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As its first project, MIT's newly formed Committee on Race Relations has issued a guide of some 75 subjects dealing with racial, ethnic and intercultural relations, or providing background information useful to these relations.
President Charles M. Vest, in his introduction to the 20-page booklet, wrote, "We at MIT need to renew our commitment to the shared values of academia, and to embrace the enrichment of those values brought about by our increasing heterogeneity. We must know each other, talk to each other and listen to each other."
The presidentially appointed Committee on Race Relations, which grew out of the work of the ad hoc Race Relations Working Group, was established last spring.
Its chairperson, Dr. Ellen T. Harris, professor of music and associate provost for the arts, in a statement incorporated in the guide, said, "Our goal, and the Institute's goal, is good human relations. To this end, the committee will focus its efforts on helping people at MIT bridge racial and cultural differences."
In putting together the Guide to Studies in Racial, Ethnic and Intercultural Relations, she said, "We were both surprised and impressed by the breadth and depth of MIT's offerings in these areas.
By shining a light on opportunities for the study of race relations and cultural studies at MIT, we have three aims: to publicize what is available, to encourage all students to strengthen their education by taking one or more of these subjects and to encourage faculty to add subjects to this listing."
The guide also announces the establishment and provides an application for a small grants program to assist members of the community in their efforts to enhance race relations at the Institute.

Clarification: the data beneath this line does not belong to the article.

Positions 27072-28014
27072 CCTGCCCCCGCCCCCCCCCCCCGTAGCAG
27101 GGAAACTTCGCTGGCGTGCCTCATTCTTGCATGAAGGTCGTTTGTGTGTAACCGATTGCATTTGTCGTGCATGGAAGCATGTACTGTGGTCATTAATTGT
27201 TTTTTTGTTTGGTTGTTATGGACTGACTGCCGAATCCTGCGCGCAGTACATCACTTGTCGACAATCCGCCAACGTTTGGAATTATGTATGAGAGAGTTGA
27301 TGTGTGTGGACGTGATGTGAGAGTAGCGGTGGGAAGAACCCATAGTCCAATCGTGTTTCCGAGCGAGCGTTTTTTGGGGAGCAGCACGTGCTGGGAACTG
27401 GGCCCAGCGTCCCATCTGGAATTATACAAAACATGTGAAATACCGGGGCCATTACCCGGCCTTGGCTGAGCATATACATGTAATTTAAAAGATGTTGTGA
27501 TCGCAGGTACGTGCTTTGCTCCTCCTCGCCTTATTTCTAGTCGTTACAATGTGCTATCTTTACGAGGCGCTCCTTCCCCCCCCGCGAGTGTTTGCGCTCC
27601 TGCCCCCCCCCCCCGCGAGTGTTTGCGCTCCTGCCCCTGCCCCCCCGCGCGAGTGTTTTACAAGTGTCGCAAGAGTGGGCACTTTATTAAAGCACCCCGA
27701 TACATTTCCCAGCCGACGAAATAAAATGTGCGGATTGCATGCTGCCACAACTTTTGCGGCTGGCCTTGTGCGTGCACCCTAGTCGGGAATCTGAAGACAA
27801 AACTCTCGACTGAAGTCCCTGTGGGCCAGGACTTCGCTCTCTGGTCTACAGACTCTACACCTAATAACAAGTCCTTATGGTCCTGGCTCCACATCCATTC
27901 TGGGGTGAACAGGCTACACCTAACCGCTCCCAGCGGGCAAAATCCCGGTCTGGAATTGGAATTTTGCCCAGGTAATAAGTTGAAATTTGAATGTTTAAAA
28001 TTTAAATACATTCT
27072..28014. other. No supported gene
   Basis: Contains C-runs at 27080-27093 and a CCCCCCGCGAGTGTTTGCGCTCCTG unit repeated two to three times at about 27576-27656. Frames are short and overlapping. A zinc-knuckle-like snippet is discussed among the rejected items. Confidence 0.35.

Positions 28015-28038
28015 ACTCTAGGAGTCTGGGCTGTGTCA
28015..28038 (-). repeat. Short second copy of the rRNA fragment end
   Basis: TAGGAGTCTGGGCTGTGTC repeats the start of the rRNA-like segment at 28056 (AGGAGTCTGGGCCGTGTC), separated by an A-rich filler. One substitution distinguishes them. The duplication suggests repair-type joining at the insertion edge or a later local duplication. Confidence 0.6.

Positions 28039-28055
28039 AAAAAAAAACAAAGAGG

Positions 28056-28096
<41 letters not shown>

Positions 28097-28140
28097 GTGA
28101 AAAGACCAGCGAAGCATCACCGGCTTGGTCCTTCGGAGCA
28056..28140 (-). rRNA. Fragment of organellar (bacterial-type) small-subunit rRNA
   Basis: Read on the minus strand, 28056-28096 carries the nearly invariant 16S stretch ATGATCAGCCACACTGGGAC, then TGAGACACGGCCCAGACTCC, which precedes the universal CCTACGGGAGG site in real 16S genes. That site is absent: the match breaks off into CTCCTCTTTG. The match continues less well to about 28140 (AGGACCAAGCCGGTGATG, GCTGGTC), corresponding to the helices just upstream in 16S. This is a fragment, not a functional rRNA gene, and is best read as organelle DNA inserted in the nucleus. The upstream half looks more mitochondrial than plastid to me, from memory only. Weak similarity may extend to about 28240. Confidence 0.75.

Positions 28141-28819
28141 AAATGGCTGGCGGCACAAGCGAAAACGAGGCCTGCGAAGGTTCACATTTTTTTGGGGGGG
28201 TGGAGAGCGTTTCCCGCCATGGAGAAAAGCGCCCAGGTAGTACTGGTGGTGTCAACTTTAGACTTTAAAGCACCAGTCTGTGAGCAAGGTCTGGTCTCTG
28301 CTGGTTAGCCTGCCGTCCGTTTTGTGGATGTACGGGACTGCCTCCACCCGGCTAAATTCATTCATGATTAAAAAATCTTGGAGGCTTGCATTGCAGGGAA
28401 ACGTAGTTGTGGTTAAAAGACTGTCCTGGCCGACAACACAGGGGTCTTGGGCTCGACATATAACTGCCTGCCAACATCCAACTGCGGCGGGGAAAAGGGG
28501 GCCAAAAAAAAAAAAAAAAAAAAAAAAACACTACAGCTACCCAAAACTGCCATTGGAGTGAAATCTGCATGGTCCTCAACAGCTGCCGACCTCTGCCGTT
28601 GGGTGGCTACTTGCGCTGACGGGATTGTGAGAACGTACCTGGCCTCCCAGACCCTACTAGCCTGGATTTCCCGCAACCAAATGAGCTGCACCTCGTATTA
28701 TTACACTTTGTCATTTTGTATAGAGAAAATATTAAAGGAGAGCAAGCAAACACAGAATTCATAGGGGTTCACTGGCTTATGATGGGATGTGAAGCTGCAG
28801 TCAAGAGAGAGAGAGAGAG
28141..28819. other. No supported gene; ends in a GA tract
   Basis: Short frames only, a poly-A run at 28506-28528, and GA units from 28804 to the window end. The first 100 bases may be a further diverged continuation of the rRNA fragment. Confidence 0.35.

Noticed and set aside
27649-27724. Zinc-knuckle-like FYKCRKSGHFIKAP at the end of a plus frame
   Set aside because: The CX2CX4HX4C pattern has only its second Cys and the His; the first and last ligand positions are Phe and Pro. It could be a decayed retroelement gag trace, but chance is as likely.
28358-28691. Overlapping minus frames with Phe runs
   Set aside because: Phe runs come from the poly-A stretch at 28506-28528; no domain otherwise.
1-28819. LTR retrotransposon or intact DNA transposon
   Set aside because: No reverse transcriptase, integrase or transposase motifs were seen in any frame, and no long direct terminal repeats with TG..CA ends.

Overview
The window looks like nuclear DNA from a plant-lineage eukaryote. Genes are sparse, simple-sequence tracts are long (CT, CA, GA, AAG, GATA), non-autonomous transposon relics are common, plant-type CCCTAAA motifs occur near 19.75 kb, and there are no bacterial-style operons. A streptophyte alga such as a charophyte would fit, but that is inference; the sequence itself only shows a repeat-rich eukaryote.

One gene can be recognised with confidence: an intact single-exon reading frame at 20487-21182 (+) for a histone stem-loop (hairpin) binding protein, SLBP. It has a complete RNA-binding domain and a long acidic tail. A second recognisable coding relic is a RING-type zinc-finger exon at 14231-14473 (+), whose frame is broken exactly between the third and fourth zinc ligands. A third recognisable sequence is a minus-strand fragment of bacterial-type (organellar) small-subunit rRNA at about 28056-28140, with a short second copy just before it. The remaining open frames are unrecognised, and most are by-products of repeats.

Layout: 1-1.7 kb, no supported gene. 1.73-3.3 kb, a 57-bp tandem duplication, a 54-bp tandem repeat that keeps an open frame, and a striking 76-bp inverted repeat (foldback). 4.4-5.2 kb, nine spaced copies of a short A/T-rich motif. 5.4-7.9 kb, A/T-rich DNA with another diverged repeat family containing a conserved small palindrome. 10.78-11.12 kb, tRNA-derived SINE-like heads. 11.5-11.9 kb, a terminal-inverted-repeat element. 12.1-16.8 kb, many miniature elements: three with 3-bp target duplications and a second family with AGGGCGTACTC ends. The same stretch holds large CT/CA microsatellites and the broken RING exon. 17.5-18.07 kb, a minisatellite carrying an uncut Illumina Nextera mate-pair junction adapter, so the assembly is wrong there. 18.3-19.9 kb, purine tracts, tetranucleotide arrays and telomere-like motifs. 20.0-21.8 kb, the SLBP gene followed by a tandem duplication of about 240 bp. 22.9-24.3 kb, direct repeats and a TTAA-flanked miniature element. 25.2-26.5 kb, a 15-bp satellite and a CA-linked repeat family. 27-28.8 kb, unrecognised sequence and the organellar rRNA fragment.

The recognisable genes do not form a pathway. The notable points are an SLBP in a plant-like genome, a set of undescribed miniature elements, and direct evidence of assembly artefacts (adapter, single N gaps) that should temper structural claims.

Workshops, dinners at residences, artistic events for the whole community, films, outside speakers for classes or for the community, or support for cultural materials are examples of areas appropriate for funding.
Two pages of the guide are devoted to statements from five students, some of them members of the Committee on Race Relations, "about their experiences of the MIT campus climate, some suggestions for ways to improve it, and how they hope the guide and the subjects in it can be a part of that improvement."
A statement by Dr. Linn W. Hobbs, John F. Elliott Professor of Materials and chair of the Committee on the Undergraduate Program, noted that the idea for the guide arose from a 1993 discussion retreat of the committee with the theme of Education for Diversity.
"Because MIT is-first and foremost-an educational institution, the CUP reasoned that educational vehicles are central to understanding and benefiting from the diversity of this campus," he said.
Professor Hobbs said the committee's original list of some 200 subjects dealing with any aspect of cultural awareness, ethnic diversity or race relations was "surprisingly long," evidence that "for all its central focus on science and engineering, MIT offers a remarkable spectrum of curricular richness."
The final list published in the guide includes only those subjects being offered in the 1994-95 academic year.
They are divided into three categories: (1) subjects with a principal focus on racial, ethnic and intercultural relations or with direct and substantial content addressing race and ethnicity; (2) subjects providing useful background for an enhanced appreciation of different cultural, ethnic or racial experiences; and (3) foreign language subjects which serve to enhance appreciation of the cultures of prevalent minority groups.
Copies of the guide have been distributed to freshmen, will be mailed to returning students and can soon be seen in the academic departments. The guide also will be available on Techinfo, under Publications.
A version of this article appeared in the August 31, 1994 issue of MIT Tech Talk (Volume 39, Number 3).